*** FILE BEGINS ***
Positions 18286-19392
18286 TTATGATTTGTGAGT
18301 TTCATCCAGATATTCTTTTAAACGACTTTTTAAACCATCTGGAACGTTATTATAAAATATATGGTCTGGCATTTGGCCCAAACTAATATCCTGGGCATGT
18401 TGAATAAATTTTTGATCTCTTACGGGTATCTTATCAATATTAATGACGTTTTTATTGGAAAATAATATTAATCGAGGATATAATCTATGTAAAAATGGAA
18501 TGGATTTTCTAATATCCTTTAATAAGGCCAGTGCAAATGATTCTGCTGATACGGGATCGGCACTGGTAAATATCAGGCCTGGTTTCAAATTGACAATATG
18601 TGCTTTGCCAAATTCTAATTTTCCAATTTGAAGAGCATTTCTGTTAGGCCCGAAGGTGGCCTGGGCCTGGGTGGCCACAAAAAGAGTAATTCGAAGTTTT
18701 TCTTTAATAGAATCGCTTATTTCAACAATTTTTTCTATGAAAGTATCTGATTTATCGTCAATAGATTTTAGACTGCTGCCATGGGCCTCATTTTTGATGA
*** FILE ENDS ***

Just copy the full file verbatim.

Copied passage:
Positions 18286-19392
18286 TTATGATTTGTGAGT
18301 TTCATCCAGATATTCTTTTAAACGACTTTTTAAACCATCTGGAACGTTATTATAAAATATATGGTCTGGCATTTGGCCCAAACTAATATCCTGGGCATGT
18401 TGAATAAATTTTTGATCTCTTACGGGTATCTTATCAATATTAATGACGTTTTTATTGGAAAATAATATTAATCGAGGATATAATCTATGTAAAAATGGAA
18501 TGGATTTTCTAATATCCTTTAATAAGGCCAGTGCAAATGATTCTGCTGATACGGGATCGGCACTGGTAAATATCAGGCCTGGTTTCAAATTGACAATATG
18601 TGCTTTGCCAAATTCTAATTTTCCAATTTGAAGAGCATTTCTGTTAGGCCCGAAGGTGGCCTGGGCCTGGGTGGCCACAAAAAGAGTAATTCGAAGTTTT
18701 TCTTTAATAGAATCGCTTATTTCAACAATTTTTTCTATGAAAGTATCTGATTTATCGTCAATAGATTTTAGACTGCTGCCATGGGCCTCATTTTTGATGA